This year’s opening film ‘The Admiral’ is the most watched and highest grossing domestic film of all time in Korea.
Including the opening film, four of eight movies presented for this year’s film festival are ranked among 10 highest-grossing films in Korea.
The eight films are - The Admiral (opening film), A Taxi Driver, Train to Busan, Veteran, I Can Speak, Finding Mr. Destiny, Midnight Runners, The King of Jokgu and The Tower.
Genres ranging from comedy and drama to crime and action, the movies well represent Korea’s history, society and culture, said the South Korean Embassy in Dhaka.
The film festival is open to all and is free of charge.
San Carlos, Oct 4 (AP/UNB) — Brandon Alexander would like to introduce you to Angus, the farmer of the future. He's heavyset, weighing in at nearly 1,000 pounds, not to mention a bit slow. But he's strong enough to hoist 800-pound pallets of maturing vegetables and can move them from place to place on his own.
Sure, Angus is a robot. But don't hold that against him, even if he looks more like a large tanning bed than C-3PO.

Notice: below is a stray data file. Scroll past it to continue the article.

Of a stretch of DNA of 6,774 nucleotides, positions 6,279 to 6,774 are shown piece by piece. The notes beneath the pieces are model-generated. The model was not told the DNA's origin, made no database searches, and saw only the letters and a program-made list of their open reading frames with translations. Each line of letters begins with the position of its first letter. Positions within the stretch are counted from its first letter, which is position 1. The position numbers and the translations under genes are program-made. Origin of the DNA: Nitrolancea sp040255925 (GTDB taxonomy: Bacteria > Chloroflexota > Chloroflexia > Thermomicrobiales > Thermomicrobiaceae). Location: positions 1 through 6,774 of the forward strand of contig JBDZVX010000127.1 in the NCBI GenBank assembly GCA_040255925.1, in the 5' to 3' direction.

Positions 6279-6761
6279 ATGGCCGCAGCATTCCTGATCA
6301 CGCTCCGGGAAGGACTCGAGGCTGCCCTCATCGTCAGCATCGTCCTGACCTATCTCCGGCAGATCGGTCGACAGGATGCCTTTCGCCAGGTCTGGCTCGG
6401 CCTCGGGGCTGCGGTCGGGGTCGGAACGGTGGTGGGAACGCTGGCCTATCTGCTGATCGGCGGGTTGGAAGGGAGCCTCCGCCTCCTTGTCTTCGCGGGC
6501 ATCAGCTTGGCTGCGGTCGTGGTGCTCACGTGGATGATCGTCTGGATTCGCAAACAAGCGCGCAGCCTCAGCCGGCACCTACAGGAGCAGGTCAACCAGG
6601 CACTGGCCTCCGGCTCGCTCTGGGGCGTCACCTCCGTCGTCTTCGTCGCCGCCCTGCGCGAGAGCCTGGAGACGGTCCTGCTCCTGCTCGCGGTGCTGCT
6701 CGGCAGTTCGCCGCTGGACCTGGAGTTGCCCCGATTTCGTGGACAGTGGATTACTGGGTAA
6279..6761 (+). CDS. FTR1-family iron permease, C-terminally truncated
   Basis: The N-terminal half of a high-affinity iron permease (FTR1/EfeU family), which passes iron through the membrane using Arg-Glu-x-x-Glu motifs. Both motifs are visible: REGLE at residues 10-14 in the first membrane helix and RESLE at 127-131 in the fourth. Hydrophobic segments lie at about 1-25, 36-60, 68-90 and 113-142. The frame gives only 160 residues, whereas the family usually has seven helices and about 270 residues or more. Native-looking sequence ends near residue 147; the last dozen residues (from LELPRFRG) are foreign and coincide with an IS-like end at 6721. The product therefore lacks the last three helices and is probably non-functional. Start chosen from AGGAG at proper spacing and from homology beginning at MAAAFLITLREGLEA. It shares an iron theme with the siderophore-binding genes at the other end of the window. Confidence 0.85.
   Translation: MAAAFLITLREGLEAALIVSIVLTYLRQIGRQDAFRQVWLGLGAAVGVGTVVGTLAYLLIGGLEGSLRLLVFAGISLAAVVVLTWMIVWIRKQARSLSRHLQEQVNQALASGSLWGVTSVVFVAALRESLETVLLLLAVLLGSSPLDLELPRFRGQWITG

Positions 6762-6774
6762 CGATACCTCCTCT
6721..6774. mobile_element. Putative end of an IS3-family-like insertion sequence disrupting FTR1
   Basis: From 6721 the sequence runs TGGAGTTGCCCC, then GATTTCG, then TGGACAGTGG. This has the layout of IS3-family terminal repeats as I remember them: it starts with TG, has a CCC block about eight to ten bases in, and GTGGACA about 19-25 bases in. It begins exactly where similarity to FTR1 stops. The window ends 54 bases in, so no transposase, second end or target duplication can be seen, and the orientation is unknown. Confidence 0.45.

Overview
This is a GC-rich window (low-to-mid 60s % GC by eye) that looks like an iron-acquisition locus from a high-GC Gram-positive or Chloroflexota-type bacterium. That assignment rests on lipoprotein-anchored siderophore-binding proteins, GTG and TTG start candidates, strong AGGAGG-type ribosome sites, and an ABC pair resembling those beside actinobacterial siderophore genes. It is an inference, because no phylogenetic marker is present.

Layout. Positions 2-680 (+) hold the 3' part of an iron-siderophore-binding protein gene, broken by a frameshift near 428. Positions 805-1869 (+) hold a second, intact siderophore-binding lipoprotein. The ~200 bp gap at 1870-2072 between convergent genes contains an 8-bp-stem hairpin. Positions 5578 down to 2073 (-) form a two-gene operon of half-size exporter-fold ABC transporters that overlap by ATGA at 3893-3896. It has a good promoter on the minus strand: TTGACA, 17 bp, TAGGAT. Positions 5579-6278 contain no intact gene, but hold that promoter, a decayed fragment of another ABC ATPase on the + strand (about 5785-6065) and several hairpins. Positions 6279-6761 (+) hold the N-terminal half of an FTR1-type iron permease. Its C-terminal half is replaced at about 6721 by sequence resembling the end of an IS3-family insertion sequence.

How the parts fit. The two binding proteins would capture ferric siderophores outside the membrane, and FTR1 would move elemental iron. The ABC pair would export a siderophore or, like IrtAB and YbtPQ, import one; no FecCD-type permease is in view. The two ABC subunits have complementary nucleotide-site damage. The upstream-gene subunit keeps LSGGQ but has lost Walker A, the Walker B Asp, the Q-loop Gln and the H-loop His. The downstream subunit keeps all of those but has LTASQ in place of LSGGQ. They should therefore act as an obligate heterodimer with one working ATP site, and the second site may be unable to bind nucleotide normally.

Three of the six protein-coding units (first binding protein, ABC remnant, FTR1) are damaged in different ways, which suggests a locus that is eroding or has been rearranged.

To Alexander, Angus and other robots are key to a new wave of local agriculture that aims to raise lettuce, basil and other produce in metropolitan areas while conserving water and sidestepping the high costs of human labor. It's a big challenge, and some earlier efforts have flopped. Even Google's "moonshot" laboratory, known as X, couldn't figure out how to make the economics work.
After raising $6 million and tinkering with autonomous robots for two years, Alexander's startup Iron Ox says it's ready to start delivering crops of its robotically grown vegetables to people's salad bowls. "And they are going to be the best salads you ever tasted," says the 33-year-old Alexander, a one-time Oklahoma farmboy turned Google engineer turned startup CEO.
In this Thursday, Sept. 27, 2018, photo bok choy is seen growing in the foreground at Iron Ox, a robotic indoor farm, in San Carlos, Calif.
Iron Ox planted its first robot farm in an 8,000-square-foot warehouse in San Carlos, California, a suburb located 25 miles south of San Francisco. Although no deals have been struck yet, Alexander says Iron Ox has been talking to San Francisco Bay area restaurants interested in buying its leafy vegetables and expects to begin selling to supermarkets next year.